CALCULUS OF.
Before leaving this topic the connexion of the principle of stationary action with a wellknown theorem of optics may be noticed. For the motion of a particle in a conservative field of force the principle takes the form
S f vds=0. . (to)
On the corpuscular theory of light v is proportional to the refractive indexµ of the medium, whence
S f Ads =0. . . . (II)
In the formula (2) the energy in the hypothetical motion is prescribed, whilst the time of transit from the initial to the final con
figuration is variable. In another and generally more Hamilton convenient theorem, due to Hamilton, the time of transit Ian prin is prescribed to be the same as in the actual motion, whilst ciple. the energy may be different and need not (indeed) be constant. Under these conditions we have
s f t'(T —V)dt =0, . . (12)
c
where t, t' are the prescribed times of passing through the given initial and final configurations. The proof of (12) is simple; we have
SJ t(T—V)dt= f: (ST—SV)dt= f i (Mm(±U ySj/+ibi)—SV}dt = [Em(isx+ioy+zoz)] "
t
— f:' 12m (lax+pay+2Sz) +SV } dt.
The integrated terms vanish at both limits, since by hypothesis the configurations at these instants are fixed; and the terms under the integral sign vanish by d'Alembert's principle.
The fact that in (12) the variation does not affect the time of transit renders the formula easy of application in any system of coordinates. Thus, to deduce Lagrange's equations, we have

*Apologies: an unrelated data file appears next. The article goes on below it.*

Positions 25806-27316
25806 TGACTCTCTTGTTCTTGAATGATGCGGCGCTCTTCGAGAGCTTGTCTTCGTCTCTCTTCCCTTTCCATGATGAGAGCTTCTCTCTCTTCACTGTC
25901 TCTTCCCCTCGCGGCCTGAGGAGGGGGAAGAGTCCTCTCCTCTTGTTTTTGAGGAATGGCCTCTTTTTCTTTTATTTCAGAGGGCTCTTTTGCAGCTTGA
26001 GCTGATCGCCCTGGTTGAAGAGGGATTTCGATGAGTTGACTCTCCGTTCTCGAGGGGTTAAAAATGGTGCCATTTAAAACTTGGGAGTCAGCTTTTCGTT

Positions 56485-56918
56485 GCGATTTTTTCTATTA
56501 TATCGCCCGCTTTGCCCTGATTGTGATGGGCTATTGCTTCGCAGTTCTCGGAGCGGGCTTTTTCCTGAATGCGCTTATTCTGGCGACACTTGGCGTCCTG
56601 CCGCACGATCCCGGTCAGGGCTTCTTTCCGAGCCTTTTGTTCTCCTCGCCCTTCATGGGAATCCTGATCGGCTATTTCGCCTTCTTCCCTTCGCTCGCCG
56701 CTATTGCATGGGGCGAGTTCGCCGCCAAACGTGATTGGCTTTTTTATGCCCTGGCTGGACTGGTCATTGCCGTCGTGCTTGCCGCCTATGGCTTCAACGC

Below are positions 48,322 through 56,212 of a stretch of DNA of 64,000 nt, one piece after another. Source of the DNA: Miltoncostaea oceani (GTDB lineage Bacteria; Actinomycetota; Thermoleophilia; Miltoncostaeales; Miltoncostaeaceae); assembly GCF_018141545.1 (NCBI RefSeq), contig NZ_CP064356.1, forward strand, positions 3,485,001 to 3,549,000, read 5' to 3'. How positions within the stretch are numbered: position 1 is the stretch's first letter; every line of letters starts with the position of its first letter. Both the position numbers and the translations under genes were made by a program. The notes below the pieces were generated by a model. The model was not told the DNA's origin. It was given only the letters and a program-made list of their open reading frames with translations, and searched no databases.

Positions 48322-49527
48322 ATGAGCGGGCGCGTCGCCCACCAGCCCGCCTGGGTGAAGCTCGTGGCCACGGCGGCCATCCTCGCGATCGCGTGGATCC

f (ST—SV)dt= f /aq Sq+a4 aq Sql—... dt = [p1Sq+p2Sg2+...] o'
_it" 1 (P1_aq +aq) Eqi+ (1~2—aQz+aQ2 Eq2+... dt.(14)
The integrated terms vanish at both limits; and in order that the remainder of the righthand member may vanish it is necessary that the coefficients of SQ1, Sq2,... under the integral sign should vanish for all values of t, since the variations in question are independent,. and subject only to the condition of vanishing at the limits of integration. We are thus led to Lagrange's equation of motion for a conservative system. It appears that the formula (12) is a convenient as well as a compact embodiment of the whole of ordinary dynamics.
The modification of the Hamiltonian principle appropriate to the case of cyclic systems has been given by J. Larmor.
Extension If we write, as in § 1 (25),
to cyclic
systems. R=T—KX–K'X'–K"X"—..., . (15) we shall have
of (R—V)dt=0, . c
provided that the variation does not affect the cyclic momenta s, K', K",..., and that the configurations at times t and t' are unaltered, so far as they depend on the palpable coordinates qi, gz,...gm• The initial and final values of the ignored coordinates will in general be affected.
To prove (16) we have, on the above understandings,
S f: (R —V)dt= f (ST—KEX—...—SV)dt
t' aT OT
= f (aEq~+...+agOa'+... –EV) dl, . (17)where terms have been cancelled in virtue of § 5 (2). The last member of (17) represents a variation of the integral
f t'(T—V)dt
on the supposition that SX=o, 3X' =o, SX"=o,... throughout, whilst Sqi, Sq2, Sqm vanish at times t and t'; i.e. it is a variation in which the initial and final configurations are absolutely unaltered. It therefore vanishes as a consequence of the Hamiltonian principle in its original form.
Larmor has also given the corresponding form of the principle of least action. He shows that if we write
A= f (2T—KX—KX'——...)dt, . (18)
then
6A =0, . . (19)
provided the varied motion takes place with the same constant value of the energy, and with the same constant cyclic momenta, between the same two configurations, these .being regarded as defined by the palpable coordinates alone.